Recently, I found myself on a website, comparing over three dozen different handwriting fonts, used to teach children. I knew there were hundreds and thousands of printed fonts — from the typewriter Courier New to the eye-pleasing Helvetica to the (debatably) good for dyslexics Comic Sans.
But I had no idea there were so many different ideas behind teaching children how to print. It seems so basic, right?
It was a fascinating exercise! First, because the fonts themselves were all over the map. Some had a sophisticated tilt, almost a pre-cursive look. Some were pleasingly round. Some looked like they were being smooshed from the sides, with oval O’s. Maybe 60% had W and M where the middle went all the way up or down; the other 40% had the middle stop at the mid-line. Or what about those Q lines? Some were straight, some were squiggling.
Then I looked at how many lines the fonts had to guide beginning writers. I grew up in an era where we started with three lines: the top line was the start of capital letters, the bottom line was the bottom, and the middle was the start of most lower-case letters.
By the time I had children, though, the market had started to switch to a two-line system. There’s no top line, just a middle and a bottom. This helps, apparently, prevent visual confusion.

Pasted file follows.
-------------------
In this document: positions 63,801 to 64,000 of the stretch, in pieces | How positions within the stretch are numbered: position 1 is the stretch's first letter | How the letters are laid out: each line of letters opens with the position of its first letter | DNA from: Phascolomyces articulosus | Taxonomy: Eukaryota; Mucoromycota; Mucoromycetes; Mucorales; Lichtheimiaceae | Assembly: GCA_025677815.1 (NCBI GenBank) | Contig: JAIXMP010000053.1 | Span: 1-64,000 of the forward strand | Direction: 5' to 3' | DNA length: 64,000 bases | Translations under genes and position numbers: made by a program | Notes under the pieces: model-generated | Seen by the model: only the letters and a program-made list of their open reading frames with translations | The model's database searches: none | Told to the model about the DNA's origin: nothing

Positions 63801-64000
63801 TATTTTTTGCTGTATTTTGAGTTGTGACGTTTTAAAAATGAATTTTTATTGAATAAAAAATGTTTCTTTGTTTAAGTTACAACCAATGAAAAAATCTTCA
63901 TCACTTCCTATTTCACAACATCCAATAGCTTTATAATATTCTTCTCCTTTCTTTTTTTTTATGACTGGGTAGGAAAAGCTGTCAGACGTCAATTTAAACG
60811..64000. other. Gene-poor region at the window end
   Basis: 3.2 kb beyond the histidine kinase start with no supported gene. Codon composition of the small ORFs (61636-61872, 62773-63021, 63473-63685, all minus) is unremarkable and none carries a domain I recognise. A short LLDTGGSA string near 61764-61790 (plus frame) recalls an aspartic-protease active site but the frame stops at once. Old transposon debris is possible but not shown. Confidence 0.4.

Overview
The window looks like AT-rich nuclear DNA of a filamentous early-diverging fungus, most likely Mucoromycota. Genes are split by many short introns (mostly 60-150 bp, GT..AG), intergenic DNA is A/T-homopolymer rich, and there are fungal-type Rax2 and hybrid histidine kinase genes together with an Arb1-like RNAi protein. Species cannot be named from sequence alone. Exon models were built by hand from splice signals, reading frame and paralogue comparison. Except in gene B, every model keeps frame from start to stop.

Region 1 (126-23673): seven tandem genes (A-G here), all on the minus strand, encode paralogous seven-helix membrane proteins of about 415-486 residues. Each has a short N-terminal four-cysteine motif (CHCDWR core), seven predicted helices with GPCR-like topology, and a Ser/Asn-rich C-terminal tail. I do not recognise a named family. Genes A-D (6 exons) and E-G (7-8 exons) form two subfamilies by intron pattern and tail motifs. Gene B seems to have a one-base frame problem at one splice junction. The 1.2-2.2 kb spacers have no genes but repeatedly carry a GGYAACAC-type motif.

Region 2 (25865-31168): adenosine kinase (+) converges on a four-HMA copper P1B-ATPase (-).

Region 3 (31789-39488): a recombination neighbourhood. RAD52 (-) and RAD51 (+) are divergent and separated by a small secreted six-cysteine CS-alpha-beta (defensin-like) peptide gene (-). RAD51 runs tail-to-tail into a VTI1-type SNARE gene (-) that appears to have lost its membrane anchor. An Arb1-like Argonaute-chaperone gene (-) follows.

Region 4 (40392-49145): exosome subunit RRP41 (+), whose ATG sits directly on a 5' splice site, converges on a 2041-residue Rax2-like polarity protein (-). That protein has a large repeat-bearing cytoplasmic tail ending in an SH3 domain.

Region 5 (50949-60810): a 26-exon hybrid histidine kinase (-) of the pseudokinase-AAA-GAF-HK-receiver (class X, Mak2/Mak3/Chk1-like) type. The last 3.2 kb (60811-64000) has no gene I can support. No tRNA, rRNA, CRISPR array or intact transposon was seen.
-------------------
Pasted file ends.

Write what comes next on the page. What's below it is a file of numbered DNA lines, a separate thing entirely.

So some fonts had two lines, and some had three.
There was also the matter of guide dots. You know how lower-case e starts in a unique place, in between the two lines? Some fonts offer a guide dot to help students remember. Not many do, but there were a few.
Then there was the variation in how to form letters. This was the most surprising to me! The arrows designed to explain the steps were not at all similar. For example, E usually had arrows to demonstrate: 1) Straight line down. 2) Horizontal at the top. 3) Horizontal at the middle. 4) Horizontal on the bottom.
But one font might only have that first line down, leaving the student to remember (or guess) whether to work bottom to top or top to bottom.
And then there were the numbers, too! Does the top part of the 6 curve? Or is it more straight?
This was a fascinating exercise overall.
And the amazing thing?
In the end, not a single one of those fonts — not one of more than three dozen! — was what we needed for the Happy Cheetah Reading System.
So we had a designer modify a font that was close, to create our own, unique Happy Cheetah font!
That’s pretty cool!
And, for the curious: the Happy Cheetah font has two lines (not three), no guide dots (we weren’t opposed to them, but they weren’t part of the font), round letters (so pretty!), and a special single-stroke lower-case y (which prevents writing backwards y’s — which has been a problem for one or two of my sons).
Adventures in production!